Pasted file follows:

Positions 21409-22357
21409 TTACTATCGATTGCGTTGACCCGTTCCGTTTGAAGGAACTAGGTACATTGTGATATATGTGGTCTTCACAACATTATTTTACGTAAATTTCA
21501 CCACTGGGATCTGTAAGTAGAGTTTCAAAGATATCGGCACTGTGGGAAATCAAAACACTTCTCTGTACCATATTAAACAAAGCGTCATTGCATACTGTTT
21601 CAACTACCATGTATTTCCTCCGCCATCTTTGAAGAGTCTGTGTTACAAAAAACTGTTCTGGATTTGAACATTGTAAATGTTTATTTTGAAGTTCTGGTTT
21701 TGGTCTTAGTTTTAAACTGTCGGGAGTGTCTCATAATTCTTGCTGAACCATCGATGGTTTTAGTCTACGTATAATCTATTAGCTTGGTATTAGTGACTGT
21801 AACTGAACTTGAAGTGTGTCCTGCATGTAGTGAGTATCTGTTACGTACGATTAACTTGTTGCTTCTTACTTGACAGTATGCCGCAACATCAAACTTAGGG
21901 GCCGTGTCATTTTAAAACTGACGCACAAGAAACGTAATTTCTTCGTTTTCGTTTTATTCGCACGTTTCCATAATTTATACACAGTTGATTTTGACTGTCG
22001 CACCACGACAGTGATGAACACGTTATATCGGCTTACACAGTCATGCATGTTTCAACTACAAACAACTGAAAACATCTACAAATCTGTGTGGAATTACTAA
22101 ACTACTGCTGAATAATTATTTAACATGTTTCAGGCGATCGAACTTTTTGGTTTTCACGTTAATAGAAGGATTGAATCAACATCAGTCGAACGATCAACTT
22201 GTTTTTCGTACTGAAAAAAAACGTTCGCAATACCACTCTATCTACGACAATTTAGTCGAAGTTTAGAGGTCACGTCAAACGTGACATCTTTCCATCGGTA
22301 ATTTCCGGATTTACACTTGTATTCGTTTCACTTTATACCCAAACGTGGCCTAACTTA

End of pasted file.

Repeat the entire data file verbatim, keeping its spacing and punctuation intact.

Positions 21409-22357
21409 TTACTATCGATTGCGTTGACCCGTTCCGTTTGAAGGAACTAGGTACATTGTGATATATGTGGTCTTCACAACATTATTTTACGTAAATTTCA
21501 CCACTGGGATCTGTAAGTAGAGTTTCAAAGATATCGGCACTGTGGGAAATCAAAACACTTCTCTGTACCATATTAAACAAAGCGTCATTGCATACTGTTT
21601 CAACTACCATGTATTTCCTCCGCCATCTTTGAAGAGTCTGTGTTACAAAAAACTGTTCTGGATTTGAACATTGTAAATGTTTATTTTGAAGTTCTGGTTT
21701 TGGTCTTAGTTTTAAACTGTCGGGAGTGTCTCATAATTCTTGCTGAACCATCGATGGTTTTAGTCTACGTATAATCTATTAGCTTGGTATTAGTGACTGT
21801 AACTGAACTTGAAGTGTGTCCTGCATGTAGTGAGTATCTGTTACGTACGATTAACTTGTTGCTTCTTACTTGACAGTATGCCGCAACATCAAACTTAGGG
21901 GCCGTGTCATTTTAAAACTGACGCACAAGAAACGTAATTTCTTCGTTTTCGTTTTATTCGCACGTTTCCATAATTTATACACAGTTGATTTTGACTGTCG
22001 CACCACGACAGTGATGAACACGTTATATCGGCTTACACAGTCATGCATGTTTCAACTACAAACAACTGAAAACATCTACAAATCTGTGTGGAATTACTAA
22101 ACTACTGCTGAATAATTATTTAACATGTTTCAGGCGATCGAACTTTTTGGTTTTCACGTTAATAGAAGGATTGAATCAACATCAGTCGAACGATCAACTT
22201 GTTTTTCGTACTGAAAAAAAACGTTCGCAATACCACTCTATCTACGACAATTTAGTCGAAGTTTAGAGGTCACGTCAAACGTGACATCTTTCCATCGGTA
22301 ATTTCCGGATTTACACTTGTATTCGTTTCACTTTATACCCAAACGTGGCCTAACTTA